If we are serious about tackling disadvantage, we must target resources. There is a considerable wealth of expertise and practical experience residing in public bodies which routinely deal with areas of disadvantage and disability. Current arrangements do not adequately allow this key [1168] resource to inform decisions on expenditure from the fund. These alone were the reasons the Government reviewed arrangements for dormant accounts in December 2003. In view of these issues, it was apparent there were two possible routes that could be followed. One was to set up an independent agency with a large staff, CEO, offices etc., to administer the fund. The other was to use the existing mechanisms of State and accounting procedures, including accounting officers of different Departments, to support clear criteria, a transparent application process, and rigorous evaluation of projects.

The first approach would have led to an inordinate amount of the fund being dissipated on administration. Implicit in the second route, using existing agencies was the requirement that Departments or their agencies would support and inform the disbursement of funds. The advantage of using the existing infrastructure of State to carry out this work is that much less of the money than otherwise would be the case will be spent on overheads and administration, and the benefit or the expertise of the whole State system will be available for the evaluation of projects. Under this, legal responsibility for decisions would ultimately lie with the relevant Minister and accounting responsibility with the relevant accounting officers.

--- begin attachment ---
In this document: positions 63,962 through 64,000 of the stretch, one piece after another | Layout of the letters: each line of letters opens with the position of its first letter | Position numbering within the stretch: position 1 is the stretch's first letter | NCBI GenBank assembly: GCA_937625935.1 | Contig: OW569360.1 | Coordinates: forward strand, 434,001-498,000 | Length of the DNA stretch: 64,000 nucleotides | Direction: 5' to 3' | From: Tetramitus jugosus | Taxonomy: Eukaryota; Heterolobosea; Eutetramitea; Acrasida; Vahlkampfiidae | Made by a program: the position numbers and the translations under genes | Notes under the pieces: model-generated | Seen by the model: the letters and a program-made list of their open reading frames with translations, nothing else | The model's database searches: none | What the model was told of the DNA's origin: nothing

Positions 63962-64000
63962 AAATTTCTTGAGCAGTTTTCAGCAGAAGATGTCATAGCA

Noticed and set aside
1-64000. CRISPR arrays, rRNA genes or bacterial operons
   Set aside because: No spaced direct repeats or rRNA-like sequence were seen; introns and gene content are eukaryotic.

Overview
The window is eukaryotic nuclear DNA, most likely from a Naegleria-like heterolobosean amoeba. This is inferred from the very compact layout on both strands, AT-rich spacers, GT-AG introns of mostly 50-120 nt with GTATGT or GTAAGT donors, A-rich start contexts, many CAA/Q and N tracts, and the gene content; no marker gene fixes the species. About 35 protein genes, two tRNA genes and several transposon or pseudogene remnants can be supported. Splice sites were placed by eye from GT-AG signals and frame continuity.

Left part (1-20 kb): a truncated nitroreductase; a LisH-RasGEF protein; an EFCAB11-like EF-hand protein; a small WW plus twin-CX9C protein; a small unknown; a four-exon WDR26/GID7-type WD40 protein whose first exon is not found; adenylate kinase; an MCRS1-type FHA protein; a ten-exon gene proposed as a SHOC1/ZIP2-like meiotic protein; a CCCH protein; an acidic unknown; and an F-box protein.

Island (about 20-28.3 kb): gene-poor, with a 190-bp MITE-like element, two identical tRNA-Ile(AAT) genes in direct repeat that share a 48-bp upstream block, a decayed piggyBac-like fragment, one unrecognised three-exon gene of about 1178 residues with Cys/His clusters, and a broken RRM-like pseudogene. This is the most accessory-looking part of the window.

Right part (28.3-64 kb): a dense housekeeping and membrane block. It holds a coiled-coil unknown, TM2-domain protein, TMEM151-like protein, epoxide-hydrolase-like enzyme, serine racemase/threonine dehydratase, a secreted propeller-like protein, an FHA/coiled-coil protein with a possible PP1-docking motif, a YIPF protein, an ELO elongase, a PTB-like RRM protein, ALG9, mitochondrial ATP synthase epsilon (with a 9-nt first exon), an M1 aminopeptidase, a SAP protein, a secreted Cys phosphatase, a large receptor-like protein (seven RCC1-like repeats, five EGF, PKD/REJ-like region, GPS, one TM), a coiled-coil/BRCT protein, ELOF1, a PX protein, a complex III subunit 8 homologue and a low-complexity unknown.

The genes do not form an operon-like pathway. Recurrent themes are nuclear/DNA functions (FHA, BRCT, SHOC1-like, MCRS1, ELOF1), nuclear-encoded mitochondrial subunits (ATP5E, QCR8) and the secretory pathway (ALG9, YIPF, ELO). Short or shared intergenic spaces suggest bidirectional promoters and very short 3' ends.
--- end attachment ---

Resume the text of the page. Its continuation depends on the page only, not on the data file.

The objectives of the disbursements scheme — as set out in the board’s first disbursement plan — will remain unchanged. It is focused on funding to assist programmes or projects targeting three broad categories of persons, namely, those affected by economic and social disadvantage, those affected by educational disadvantage, and persons with a disability.

As regards the integrity of the proposed future system for disbursement, it is important to note that the Government decision of December 2003 provides that decisions in this area would be taken following a transparent application and evaluation process. With regard to the board itself, the Government proposes key roles for it, with particular regard to advising on priority areas to be considered annually for funding, and preparation of the disbursement plan.

Additional information not given on the floor of the House.

Furthermore, the board will critically assess the additionality and impact of spend on a regular basis. This is of critical importance and arrangements will be put in place to ensure that spending under the Dormant Accounts Board will be kept separate from the normal Estimates process, so that additionality can be verified. Draft legislation is to be brought forward this year with a view to giving effect to these decisions. I expect the draft legislation will be published over the coming months. The proposed improved arrangements will lead to much better governance and improved impact and will secure and enhance accountability to the Oireachtas.